While I've been excited and intrigued about Artisan Bread class, I've been more on the fence when it comes to my Candies & Confectionaries class.....  

I like detail. I like tedious (most of the time, case in point: viennoiserie).  But the process of tempering chocolate starts to make me panic.  I never realized how much goes into tempering chocolate, and more importantly, keeping it "in temper."  I'm feeling stressed just thinking about it.....  

Oh and did I mention that chocolate is messy.  Completely and horribly messy.  Usually, I don't mind messy things.  Dough and flour and icing do not bother me.  Chocolate does.

But, these feelings didn't stop me from taking tons of pictures in class as we were making delicious truffles!

Because my class is so new to this whole tempering thing, we used pre-made shells (my group used the milk chocolate ones, and the other groups did white chocolate and dark chocolate).  But we did make the  ganache filling.

One group made pistachio white chocolate ganache....

The other group made Banana Black Current Dark Chocolate Ganache....

And we made Orange Milk Chocolate Ganache!  (with an entire bottle of Contreau, might I add...)

So, we filled the pre-made shells.

And topped them with a little tempered chocolate, just to seal the liquid centers in.

Now comes the messiest part... rolling the truffles in more tempered chocolate.  Thankfully, I ended up being the one in charge of keeping the chocolate temp correct and for replacing the sheet pans as they were filled.

Messy chocolate....

Next, we piped thin stripes of contrasting chocolate.....

My group chose to use both white and dark chocolate for striping on ours.

Here are the final products! Yum Yum! We were "required" to try one of each.  How terrible!  (not)

We made crazy amounts of truffles!

And yes, they were wonderfully delicious.  But I'm still not sure chocolate is my forte.   Guess only time will tell!

Sunday, January 17, 2010

Beginning a New Semester & Artisan Bread

Different Flours, Class Day 1

Another semester has begun.  And a new series of courses starts.  One of the classes I've been most excited about (although really I'm excited about almost all my classes) is Artisan Bread, taught by Chef Jeff.

Chef with the couche and peel 

I was unexpectedly bitten by the yeast bug last semester with Laminated Doughs and Pastries (I always thought I was more of a cakes and desserts person, up until that point).  And while croissants and viennoiserie still are most interesting to me, I'm still very intrigued by Artisan Bread and am very excited to learn everything I can in class.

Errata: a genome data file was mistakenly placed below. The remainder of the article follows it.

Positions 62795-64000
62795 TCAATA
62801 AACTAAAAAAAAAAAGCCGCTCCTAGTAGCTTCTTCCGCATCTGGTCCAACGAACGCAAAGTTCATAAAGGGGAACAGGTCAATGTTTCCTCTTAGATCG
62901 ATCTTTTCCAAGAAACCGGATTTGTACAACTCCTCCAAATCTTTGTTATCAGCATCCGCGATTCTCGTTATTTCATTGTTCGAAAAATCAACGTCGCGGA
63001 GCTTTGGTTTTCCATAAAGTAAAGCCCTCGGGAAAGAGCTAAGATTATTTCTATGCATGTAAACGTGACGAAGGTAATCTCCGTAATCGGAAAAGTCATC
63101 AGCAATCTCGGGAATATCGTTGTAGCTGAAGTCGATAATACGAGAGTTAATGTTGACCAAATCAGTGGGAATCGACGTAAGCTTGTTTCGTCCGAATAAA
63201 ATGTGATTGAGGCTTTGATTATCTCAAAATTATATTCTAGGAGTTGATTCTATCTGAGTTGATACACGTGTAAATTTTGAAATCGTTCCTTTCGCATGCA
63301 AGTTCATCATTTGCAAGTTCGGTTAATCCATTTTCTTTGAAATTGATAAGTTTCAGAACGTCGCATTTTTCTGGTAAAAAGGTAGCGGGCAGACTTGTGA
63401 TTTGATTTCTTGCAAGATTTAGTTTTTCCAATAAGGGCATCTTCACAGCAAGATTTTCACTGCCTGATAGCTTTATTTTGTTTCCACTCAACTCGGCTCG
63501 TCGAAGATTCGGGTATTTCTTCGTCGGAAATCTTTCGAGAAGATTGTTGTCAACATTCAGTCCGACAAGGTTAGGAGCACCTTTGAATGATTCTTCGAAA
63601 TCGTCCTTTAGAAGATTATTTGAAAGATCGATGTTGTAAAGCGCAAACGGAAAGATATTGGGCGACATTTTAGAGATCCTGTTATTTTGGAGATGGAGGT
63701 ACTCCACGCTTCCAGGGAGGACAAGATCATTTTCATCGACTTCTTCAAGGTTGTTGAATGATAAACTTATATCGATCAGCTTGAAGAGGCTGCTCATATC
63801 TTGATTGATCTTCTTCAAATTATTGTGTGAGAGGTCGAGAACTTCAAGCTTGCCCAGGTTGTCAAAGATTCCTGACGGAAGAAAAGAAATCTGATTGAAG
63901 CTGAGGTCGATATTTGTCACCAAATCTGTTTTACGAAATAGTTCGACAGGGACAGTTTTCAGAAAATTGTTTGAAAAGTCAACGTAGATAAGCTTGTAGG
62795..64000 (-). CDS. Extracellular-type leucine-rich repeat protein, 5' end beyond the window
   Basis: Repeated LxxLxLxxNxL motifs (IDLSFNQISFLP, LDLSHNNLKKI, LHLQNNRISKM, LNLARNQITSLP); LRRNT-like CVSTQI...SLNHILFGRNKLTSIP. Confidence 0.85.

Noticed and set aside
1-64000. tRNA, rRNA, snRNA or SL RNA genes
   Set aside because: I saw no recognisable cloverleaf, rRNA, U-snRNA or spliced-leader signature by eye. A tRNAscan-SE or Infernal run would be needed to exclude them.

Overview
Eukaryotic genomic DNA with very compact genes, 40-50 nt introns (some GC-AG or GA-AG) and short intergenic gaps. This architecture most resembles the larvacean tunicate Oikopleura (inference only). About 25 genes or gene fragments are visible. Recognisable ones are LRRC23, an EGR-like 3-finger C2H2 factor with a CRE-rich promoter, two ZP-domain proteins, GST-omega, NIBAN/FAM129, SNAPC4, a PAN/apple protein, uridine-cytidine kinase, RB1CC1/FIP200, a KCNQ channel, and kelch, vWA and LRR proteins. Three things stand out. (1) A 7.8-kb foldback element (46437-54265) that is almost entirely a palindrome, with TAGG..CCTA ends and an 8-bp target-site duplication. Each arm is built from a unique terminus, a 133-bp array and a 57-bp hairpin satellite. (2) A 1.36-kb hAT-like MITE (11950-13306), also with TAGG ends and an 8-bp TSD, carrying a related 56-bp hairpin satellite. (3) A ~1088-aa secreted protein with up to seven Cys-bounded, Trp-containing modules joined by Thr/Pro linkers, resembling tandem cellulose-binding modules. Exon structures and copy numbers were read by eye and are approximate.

Straight-method Baguettes, Class Day 1

Baguettes are the absolute backbone of our class.  We make them every single class.  Both our midterm and finals involve them. We'll try various methods and make many, many mistakes along the way.....  

This is one of the hardest parts.... the "stippling" 

See, the only real way of learning baguettes (and really, artisan bread) is by doing and practicing.  Mistakes are good, if you can learn from them.  I've already made many many mistakes, but each time I do, I now know what not to do in the future.

Scaling the proper temperature water

Baguettes may look simple, but that doesn't mean they're easy.   No fussy ingredients involved, just flour, salt, yeast and water; however, their are still many other factors involved.   Is the dough mixed properly? How is it treated during the proofing process.  Is it shaped correctly?  Are the stipples the right angle, depth, placement, and number?  Is it baked properly? And more..... Whew!  Lots to have running through your head during class..... 

Nice baguettes waiting in the couche

Even though I've only had class twice, I've still learned tremendous amounts and my class has produced some tremendous product! 

We've made straight baguettes.....

And wonderful Basil Garlic Rustic Rolls

And overnight Baguettes

And Seeded Epis (side note: I use to LOVE selling these at Dakota Harvest.... they're just neat) 

And Biga Baguettes (baguettes made with an Italian-style preferment)

And Lemon Poppyseed Quick Bread

I've got tons more pictures up on Flickr as well.  I'm so excited to see what other exciting (and incredibly delicious) things we'll be making!  Stay tuned for more exciting bread posts.